Teaching Writing Remotely
General Message: Resources and Best Practices
We are writing, as you make plans for moving your courses online, to share resources and best practices for online teaching and learning and to let you know how Writing@Bates can support you and your students.
As you consider, in the week ahead, how to make the transition online, you will likely encounter the following questions:
- How do I move in-class material such as lectures, demonstrations, slideshows, and guest presentations online?
- How do I move in-class activities such as problem solving, peer review, and discussions online?
- How do I move assignments and offer feedback online?
- What form will my writing assignments take in an online environment?
As you answer the questions above, we suggest consideration of the points below.
- Consider the tools such as Lyceum, GoogleDocs, Zoom with which you and your students are already familiar and how you might expand your use of them to meet new needs.
- Consider how important each of the materials, activities, and assignments are to you, your class, and your students. Weigh what you will migrate, what you will adapt, and what you might cut.
- Consider the accessibility needs of your students in regard to their home technology and in regard to universal access to media by close-captioning.
Because an overwhelming amount of material is available, we invite you to contact us to set up individual meetings so we can help you think through the questions above and help you to access the resources you need to meet your needs.
- The Global Society of Online Literacy Educators offers Just in Time Resources and walk-in webinars
- CurriculumVitae article by Michael D. Miller: Going Online in a Hurry: What To Do and Where to Start
- Online Learning Consortium Recent Webinar: Using Live, Online Sessions to Support Continuity of Instruction
- Stanford University’s Teach Anywhere
As you know, ILS will be offering workshops next week 3.17, 3.18, and 3.20 in Roger Williams 105. RSVP here.
The Academic Resource Commons will remain available online to students for writing support (as well as content support), and will remain available online until regular class meetings are restored.
The Writing@Bates staff are available for individual consultations, and we have a total of fifteen years experience teaching online. Please email us:
Videos & Tutorials on Remote Teaching
Syllabus Design and Remote Learning
As we consider the extraordinary circumstances that we as educators find ourselves in, how can we design courses that take into the account the certainty that a least a portion of our students will be remote learners in the upcoming year? What can we take from our experiences implementing remote courses this spring? By honoring a few core principles in syllabus design, we can both make our courses more effective for remote learners, and make our courses more impactful and equitable for all students.Video Workshop Handout (Word File) Video Workshop Handout (PDF)
Upcoming Workshops from Writing@Bates
“From Assigning to Teaching Writing”: Best Practices for Face-To-Face and Remote Teaching
In this interactive workshop, faculty from across and between the disciplines describe concrete practices they use to teach writing in FYS and W2 classes; Writing @ Bates staff pose questions to help participants apply these practices to their own classes with an eye towards the unique situation of remote teaching; and we conclude with a Q & A about the roles of writing in our classes and beyond. If you are able, please prepare by having a course or topic in mind as well as a general sense of your course outcomes.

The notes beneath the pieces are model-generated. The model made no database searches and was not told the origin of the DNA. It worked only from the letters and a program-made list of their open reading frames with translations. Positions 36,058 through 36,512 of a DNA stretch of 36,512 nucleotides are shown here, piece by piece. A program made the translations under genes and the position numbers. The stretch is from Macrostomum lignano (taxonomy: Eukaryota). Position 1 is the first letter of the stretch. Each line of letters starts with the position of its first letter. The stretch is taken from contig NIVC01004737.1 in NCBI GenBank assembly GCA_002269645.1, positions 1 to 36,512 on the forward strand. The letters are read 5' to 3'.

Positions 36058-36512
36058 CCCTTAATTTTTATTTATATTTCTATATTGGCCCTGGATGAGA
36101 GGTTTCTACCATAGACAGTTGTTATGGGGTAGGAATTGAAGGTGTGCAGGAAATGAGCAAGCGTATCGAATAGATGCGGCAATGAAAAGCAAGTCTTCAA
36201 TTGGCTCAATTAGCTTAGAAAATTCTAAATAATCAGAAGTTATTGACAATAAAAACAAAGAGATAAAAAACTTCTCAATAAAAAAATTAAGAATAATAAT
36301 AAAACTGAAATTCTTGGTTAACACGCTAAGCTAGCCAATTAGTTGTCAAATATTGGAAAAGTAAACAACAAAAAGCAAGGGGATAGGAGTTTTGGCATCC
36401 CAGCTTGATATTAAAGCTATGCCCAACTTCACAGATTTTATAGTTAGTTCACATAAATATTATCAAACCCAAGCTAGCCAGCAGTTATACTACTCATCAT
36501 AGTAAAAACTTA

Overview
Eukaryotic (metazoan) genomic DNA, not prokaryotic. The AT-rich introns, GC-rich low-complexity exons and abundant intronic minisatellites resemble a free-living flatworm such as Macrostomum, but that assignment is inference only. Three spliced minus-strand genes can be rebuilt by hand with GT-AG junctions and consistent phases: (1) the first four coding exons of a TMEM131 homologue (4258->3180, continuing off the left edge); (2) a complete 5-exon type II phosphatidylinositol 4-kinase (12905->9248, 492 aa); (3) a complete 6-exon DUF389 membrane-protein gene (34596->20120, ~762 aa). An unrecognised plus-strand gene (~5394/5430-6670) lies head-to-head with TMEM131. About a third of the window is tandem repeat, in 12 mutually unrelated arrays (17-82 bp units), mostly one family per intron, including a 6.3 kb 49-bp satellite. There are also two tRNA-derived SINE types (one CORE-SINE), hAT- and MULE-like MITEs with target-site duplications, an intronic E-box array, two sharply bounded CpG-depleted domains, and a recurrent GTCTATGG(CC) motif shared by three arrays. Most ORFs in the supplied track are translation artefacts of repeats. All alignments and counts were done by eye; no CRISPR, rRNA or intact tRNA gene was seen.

Facilitator: Bridget Fullerton and Stephanie Wade
Date: Tuesday, May 26, 2:30-3:30pm https://bates.zoom.us/j/92732166897
Past Workshops from Writing@Bates
A Season for Humane Finals: Evoking Pete Seeger’s ecclesiastical refrains, participants in this Zoom gathering will consider together the turbulence of the current season and how we might carefully tend to its effects on our students in our final course assignments. Ideas about the benefits of formative (vs. summative) feedback and reflective writing will be offered as the group considers: What kinds of assessment is it “time” for? What purpose will our assessments serve? How might we set aside business as usual in these final moments to humanely build, mourn, and gather stones together with our students?
Facilitator: Bridget Fullerton
Dates: Tuesday, April 14, 3-4pm, Zoom Link: https://bates.zoom.us/j/310481660
Wednesday, April 15, 10-11am, Zoom Link: https://bates.zoom.us/j/371622433
In this Zoom workshop, we will review strategies for designing effective writing assignments with particular consideration of the challenges and possibilities of teaching writing in remote environments. Using the PAGE guidelines (purpose, audience, genre, and expectations), we will review our expectations for students’ final projects and discuss opportunities to revise our expectations to promote student success during this time of disruption.
Facilitator: Stephanie Wade
Dates: Monday, April 13th, 3-4pm, Zoom Link: https://bates.zoom.us/j/9348198978
Thursday, April 17th, 10-11am, Zoom Link: https://bates.zoom.us/j/9348198978
Please Share With Your Students About ARC Remote Support
As you get ready to launch your courses remotely next week, please make the following prose and link a prominent part of your redesigned Lyceum pages and/or other communications to students:
The Academic Resource is continuing to provide writing and subject-area tutoring, offered remotely. For most subject areas, students have the option of participating in live appointments, or sending in papers/assignments to receive feedback from tutors. All of ARC’s tutoring services for the remainder of the Winter 2020 semester can be accessed at ARC’s Remote Tutoring Page.